Cass Information Systems, Inc.
The number of North American freight shipments in February shot up 8.3 percent from January, erasing January’s decline, while expenditures for freight shipments gained 6.3 percent (not quite overcoming January’s drop). The strong growth in freight in February is the expected trend, but the recent four-month slide in freight traffic put the starting point for 2016 significantly lower than in the last several years. Economic growth slowed more than expected in the fourth quarter of 2015 and continued into January. The robust turnaround this month signals improvement, but current economic conditions do not support a robust rebound. Global markets are still weak—especially with China’s economic turmoil—which is reducing demand; the U.S. dollar remains strong, making our export goods more expensive on world markets; consumers are in a stronger position with positive income growth, but still remain conservative in their spending; and more growth has been seen in the purchase of services (eating out, hotels, airfare, movies, etc.) rather than goods purchases. Inventories remain very high in the goods sectors, which has reduced imports and domestic manufacturing.
The freight shipments index rose 8.3 percent to 1.055 over a revised January index of 0.974. February 2016 is 2.6 percent lower than the same month in 2015, an improvement over the similar negative 5.2 percent in January. The February increase was expected and it reversed a four-month slide in the shipments index. Railroad carloadings rose 1.1 percent in February after plummeting 20.6 percent in January. Carloadings continue to be hampered by declining coal shipments. Carload traffic rose for motor vehicles and parts, miscellaneous carloads, and waste and nonferrous scrap. Intermodal, on the other hand, rose only 0.9 percent in February, following an 11.9 percent dip in January. The weakness in intermodal is indicative of the faltering manufacturing sector, bulging inventories and weak container shipments at the ports. Surprisingly, truckload tonnage was at all-time high in November and December 2015—according to the American Trucking Association—and fell only 1.4 percent in January. The volatility in the energy markets, as well as fragile economic conditions worldwide, has introduced a strong element of uncertainty into future freight growth in the U.S. The Institute for Supply Management (ISM) reported that February marked the fifth consecutive month that manufacturing sector economic activity in the U.S. contracted. The ISM’s PMI index of 49.5 showed that despite the growth of 2.7 percent in February, the index remained below the 50 percent point delineating growth or contraction. Indicators that the economy is not slowing to a halt are evident in several of the PMI sub-indexes. For instance, the production index was up 5.2 percent, the backlog of orders index jumped 12.8 percent, and the new order index held steady.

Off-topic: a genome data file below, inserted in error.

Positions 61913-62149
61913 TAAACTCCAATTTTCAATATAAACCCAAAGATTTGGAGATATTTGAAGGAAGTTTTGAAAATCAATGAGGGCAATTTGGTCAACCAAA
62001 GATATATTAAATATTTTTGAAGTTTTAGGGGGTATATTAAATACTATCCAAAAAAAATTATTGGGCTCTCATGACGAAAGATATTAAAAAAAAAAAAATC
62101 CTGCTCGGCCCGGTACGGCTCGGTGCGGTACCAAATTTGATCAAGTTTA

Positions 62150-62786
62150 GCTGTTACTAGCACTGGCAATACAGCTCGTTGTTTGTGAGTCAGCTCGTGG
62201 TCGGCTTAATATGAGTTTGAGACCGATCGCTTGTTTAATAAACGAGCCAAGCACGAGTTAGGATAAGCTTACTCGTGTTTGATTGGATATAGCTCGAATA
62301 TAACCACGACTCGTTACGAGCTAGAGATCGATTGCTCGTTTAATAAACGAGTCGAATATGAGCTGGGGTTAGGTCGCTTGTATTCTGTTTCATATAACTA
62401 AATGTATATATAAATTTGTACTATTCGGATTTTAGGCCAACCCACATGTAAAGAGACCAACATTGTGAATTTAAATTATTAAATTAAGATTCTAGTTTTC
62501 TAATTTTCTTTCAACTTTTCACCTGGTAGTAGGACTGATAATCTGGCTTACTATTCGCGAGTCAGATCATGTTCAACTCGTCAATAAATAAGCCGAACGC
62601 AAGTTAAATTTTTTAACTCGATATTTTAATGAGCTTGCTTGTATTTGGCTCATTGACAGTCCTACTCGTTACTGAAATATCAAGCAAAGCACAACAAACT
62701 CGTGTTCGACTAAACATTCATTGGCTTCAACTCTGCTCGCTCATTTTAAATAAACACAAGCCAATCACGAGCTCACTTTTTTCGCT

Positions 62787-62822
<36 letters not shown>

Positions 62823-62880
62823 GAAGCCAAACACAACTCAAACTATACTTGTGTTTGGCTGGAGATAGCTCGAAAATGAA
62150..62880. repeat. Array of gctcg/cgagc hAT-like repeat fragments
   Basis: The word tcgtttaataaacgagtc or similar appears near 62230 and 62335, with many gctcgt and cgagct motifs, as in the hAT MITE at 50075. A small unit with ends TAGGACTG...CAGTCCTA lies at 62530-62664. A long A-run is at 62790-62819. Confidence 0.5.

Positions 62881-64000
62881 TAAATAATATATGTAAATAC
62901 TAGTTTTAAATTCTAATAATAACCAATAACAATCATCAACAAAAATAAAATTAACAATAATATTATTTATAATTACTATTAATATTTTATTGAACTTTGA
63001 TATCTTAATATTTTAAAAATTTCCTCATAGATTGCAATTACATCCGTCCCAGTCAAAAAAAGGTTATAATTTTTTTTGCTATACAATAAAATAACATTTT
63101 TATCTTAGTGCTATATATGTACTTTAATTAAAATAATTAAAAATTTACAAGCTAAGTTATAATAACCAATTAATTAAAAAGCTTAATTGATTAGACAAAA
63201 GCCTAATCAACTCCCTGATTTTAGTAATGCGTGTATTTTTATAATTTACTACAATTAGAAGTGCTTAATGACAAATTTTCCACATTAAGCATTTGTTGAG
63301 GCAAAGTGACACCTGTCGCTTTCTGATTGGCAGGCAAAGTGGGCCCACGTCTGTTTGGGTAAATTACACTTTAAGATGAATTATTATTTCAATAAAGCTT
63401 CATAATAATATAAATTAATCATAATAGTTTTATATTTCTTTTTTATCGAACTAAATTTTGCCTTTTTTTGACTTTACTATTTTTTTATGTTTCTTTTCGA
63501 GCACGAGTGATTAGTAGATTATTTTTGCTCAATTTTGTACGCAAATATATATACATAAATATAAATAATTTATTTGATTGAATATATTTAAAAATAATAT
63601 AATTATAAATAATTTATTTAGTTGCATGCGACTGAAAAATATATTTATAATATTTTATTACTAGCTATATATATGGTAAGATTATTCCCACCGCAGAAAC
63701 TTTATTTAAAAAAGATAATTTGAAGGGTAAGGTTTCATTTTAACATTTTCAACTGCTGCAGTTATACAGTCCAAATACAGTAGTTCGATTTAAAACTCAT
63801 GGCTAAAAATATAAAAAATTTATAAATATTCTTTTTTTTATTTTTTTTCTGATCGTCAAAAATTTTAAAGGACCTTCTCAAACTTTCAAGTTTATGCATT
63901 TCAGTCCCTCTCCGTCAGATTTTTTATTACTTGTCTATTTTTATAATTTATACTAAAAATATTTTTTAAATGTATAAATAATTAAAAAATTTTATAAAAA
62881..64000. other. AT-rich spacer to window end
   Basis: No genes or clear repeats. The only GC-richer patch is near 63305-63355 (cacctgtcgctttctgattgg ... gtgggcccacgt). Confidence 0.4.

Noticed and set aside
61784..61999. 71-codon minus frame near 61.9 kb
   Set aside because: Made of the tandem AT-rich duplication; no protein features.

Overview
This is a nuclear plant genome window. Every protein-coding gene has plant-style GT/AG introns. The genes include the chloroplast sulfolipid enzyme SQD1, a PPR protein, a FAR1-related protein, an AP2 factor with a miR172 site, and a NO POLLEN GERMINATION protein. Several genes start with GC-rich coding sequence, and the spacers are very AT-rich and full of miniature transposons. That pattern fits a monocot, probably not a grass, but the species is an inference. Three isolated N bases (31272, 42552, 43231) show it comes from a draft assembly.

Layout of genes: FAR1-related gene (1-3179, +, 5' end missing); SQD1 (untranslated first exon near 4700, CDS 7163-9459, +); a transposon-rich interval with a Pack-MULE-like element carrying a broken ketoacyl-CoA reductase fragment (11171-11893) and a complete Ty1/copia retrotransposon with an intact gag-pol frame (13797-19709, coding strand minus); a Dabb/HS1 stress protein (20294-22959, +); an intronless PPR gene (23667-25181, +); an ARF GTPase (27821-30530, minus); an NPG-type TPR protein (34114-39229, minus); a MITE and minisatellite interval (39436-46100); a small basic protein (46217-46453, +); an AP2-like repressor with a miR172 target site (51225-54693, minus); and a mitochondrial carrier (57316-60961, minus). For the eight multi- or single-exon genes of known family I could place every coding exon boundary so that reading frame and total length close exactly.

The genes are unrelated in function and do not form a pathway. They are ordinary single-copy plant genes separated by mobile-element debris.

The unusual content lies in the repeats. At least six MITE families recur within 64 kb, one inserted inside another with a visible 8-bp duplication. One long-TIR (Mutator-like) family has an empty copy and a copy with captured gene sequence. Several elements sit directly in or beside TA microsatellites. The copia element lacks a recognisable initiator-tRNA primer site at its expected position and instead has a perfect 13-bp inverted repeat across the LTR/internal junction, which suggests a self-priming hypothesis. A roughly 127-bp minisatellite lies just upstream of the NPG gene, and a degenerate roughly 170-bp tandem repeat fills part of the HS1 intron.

Freight payments rose 6.3 percent in February following a revised fall of 7.3 percent in January. The strong upward swing in February is the expected trend, but the 2016 increase is much stronger than the January to February change of 4.3 percent in 2015, and more in line with the 6.8 percent month-over-month change in 2014. The strong growth in the number of shipments accounts for most, if not all, of the rise in the expenditures index. Actual increases in the cost to ship are difficult to find as capacity is relatively easy to acquire, fuel prices have been steadily dropping, and the market seems unwilling to bear rate increases at the moment. Spot market prices have been steady as well.
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